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papaya booze-juice

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ol noodler

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so i got this project goin on here--
at the farmer's market here in hilo, hawaii papayas are pretty ridiculously cheap-- like six of em for a buck, and i always loved the cider and other boozy-juice drinks, and i figured hell, lets give it a go.
with this new industrial-like strength juicer i just recently came across, i juiced up a hundred and twenty of these papayas (that's only twenty bucks!).
so of course there were things i didn't see comin.. what came out of the juicer was more a pulp than a juice, almost like a apple sauce but bright orange. i got a six and a half gallon carboy up with about three gallons of this paste and figured oh i'll just throw some water in it.
of course this paste is less dense than water and floats on it, resulting in me having three gallons of golden-murky water covered in three gallons of this paste.
but i did stir it all in when i first but the water in and then added some yeast and some extra corn sugar, and sure enough it is bubblin up good, and if the fruit flies and the odor of it don't kill me in a coupla weeks im gonna go ahead and mix it up again and bottlem up.
but hey if anyone has any ideas relating to any aspect of this (mainly getting the pulp to mix with the water) or anything else it would be good to hear. haven't heard of papaya booze before.. maybe this is why..
thanks much :mug:
 

Nazhuret

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I would think that if you stirred it up nicely you shouldn't worry about getting the pulp to mix in. The yeast will find its own way to the goods. Once they start multiplying they'll be everywhere in there.

All of that stuff will start to drop to the bottom after the main fermentation is done.

You said, "in a coupla weeks im gonna go ahead and mix it up again and bottlem up."
That doesn't sound like a very good idea. First because your ferment is not going to be done at that time. Unless you plan on killing the yeast somehow you'll have a bunch of papaya bombs.

Second, "mix it up"? No offense but yuck! I would think you'd want to rack off of the goop that's going to drop to the bottom. Probably many times.
I'd treat this like a banana wine or something similar. Basically rack every once in a while off of the lees etc and keep it around for at least a year before even thinking of bottling it.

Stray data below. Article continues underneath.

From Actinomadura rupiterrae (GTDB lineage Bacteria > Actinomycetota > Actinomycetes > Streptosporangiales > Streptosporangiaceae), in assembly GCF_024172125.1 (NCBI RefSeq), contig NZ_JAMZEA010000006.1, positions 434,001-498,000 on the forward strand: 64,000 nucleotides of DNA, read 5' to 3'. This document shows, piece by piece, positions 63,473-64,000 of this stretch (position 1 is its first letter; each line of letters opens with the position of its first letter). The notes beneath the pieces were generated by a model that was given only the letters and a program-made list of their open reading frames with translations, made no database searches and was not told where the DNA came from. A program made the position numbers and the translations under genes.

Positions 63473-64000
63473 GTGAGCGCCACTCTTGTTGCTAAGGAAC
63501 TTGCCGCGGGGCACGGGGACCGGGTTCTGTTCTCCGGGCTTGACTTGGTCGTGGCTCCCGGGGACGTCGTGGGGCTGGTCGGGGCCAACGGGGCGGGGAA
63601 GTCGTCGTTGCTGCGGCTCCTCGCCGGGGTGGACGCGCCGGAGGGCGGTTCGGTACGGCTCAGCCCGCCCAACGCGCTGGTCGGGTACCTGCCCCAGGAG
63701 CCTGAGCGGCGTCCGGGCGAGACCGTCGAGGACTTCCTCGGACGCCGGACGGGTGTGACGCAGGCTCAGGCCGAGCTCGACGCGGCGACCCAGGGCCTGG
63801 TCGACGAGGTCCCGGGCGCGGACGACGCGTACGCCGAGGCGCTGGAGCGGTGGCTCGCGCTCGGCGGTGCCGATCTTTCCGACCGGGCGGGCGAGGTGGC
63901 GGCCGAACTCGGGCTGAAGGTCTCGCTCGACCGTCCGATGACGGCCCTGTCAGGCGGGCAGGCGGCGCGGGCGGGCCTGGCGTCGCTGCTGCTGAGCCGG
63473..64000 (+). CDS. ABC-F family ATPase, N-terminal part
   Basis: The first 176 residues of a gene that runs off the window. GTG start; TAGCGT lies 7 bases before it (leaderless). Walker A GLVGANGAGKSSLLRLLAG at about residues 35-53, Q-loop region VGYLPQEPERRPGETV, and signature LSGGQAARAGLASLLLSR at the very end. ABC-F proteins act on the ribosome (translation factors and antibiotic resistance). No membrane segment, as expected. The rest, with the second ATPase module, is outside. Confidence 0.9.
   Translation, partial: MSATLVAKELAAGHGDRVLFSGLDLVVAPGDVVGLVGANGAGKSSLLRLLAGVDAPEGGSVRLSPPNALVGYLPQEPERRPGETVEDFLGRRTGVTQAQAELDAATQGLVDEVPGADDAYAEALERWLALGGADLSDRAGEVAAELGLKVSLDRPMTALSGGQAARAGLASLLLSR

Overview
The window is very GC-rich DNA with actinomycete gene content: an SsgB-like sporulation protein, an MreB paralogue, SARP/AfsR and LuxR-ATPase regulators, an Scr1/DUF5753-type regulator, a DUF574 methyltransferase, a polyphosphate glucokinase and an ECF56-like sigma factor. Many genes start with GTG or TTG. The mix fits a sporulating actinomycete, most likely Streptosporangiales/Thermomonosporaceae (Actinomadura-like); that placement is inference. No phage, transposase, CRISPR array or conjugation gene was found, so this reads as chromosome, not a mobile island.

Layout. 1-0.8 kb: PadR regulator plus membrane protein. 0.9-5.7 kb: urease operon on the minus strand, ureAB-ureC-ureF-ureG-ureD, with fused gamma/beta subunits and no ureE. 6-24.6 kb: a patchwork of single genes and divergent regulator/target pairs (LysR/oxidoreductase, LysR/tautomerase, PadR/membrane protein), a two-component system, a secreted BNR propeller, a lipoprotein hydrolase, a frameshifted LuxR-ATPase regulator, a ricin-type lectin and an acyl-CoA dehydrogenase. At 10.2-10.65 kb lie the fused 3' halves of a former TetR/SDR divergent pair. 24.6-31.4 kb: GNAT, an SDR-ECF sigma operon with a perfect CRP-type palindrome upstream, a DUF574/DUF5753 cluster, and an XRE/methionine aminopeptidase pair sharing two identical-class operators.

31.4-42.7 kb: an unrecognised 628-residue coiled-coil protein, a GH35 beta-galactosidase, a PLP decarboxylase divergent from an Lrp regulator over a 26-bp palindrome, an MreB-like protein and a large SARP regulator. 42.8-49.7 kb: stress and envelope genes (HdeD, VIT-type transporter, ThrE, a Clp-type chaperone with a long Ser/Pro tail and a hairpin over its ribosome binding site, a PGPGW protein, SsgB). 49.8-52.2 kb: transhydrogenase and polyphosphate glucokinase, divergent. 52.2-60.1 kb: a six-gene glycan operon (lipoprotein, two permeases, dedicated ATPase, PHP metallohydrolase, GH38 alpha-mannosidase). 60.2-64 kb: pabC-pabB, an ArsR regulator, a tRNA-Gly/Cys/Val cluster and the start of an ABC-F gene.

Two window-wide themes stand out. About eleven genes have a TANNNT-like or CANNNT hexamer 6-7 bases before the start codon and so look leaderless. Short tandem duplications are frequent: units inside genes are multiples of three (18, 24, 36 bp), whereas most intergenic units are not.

It sounds like it would be really good with a nice color after a year or two but two weeks!? Blargh!

Should we assume you've got an airlock on this or does the comment about the smell and flies foretell something bad about this situation?
 
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ol noodler

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whew so a few things--
yeah the shakin i'd imagin'd be a bad idea, but the plan was to mix up some of the pulp to kinda dissolve into the water, as the division between water and pulp is so strict. the water underneath is still about perfectly clear as of now. i guess though in a little bit it'll spread, eh? but the plan was then just to add some more started yeast.. not sure about how good of an idea that is, if anyone knows the downsides of adding more yeast after oxygen gets to the old stuff it'd be much appreciated.
whoa so it would've been good to know about this depectinizer earlier.. would you know if it is fine to put in now after it's been in the jug a few days?
thank you guys for the input, i was really takin a kinda shot in the dark
:mug:
 

Nazhuret

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It shouldn't be a big deal about the pectin. Adding the enzyme will help to clear it in the short run. Possibly you could add it later if it remains really cloudy and that bothers you.
I think it might also change pectin into sugars...? maybe not...

As far as I know you should be able to add it at any time though someone else might chime in if that's wrong.
 

petes

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I've seen lorrikeets get incapable straight off without going through all the questions of ferment and how to. They must know something.
 

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